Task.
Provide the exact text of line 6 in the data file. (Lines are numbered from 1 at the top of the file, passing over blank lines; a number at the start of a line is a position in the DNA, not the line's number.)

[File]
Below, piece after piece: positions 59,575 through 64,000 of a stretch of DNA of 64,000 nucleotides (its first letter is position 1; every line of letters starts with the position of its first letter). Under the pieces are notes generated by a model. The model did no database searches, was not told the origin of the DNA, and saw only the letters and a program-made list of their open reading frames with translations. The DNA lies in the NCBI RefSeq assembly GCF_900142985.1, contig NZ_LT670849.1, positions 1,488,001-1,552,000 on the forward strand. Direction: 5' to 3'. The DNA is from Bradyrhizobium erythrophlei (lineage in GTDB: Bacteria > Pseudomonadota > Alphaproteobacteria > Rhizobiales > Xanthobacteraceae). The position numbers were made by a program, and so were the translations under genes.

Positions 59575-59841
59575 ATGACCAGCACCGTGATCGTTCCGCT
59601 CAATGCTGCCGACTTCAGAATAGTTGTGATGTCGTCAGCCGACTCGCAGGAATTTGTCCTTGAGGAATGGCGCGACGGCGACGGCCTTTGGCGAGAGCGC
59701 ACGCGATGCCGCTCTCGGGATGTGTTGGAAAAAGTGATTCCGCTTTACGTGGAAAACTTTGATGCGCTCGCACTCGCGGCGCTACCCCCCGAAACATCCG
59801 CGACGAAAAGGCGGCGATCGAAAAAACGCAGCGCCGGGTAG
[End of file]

59801 CGACGAAAAGGCGGCGATCGAAAAAACGCAGCGCCGGGTAG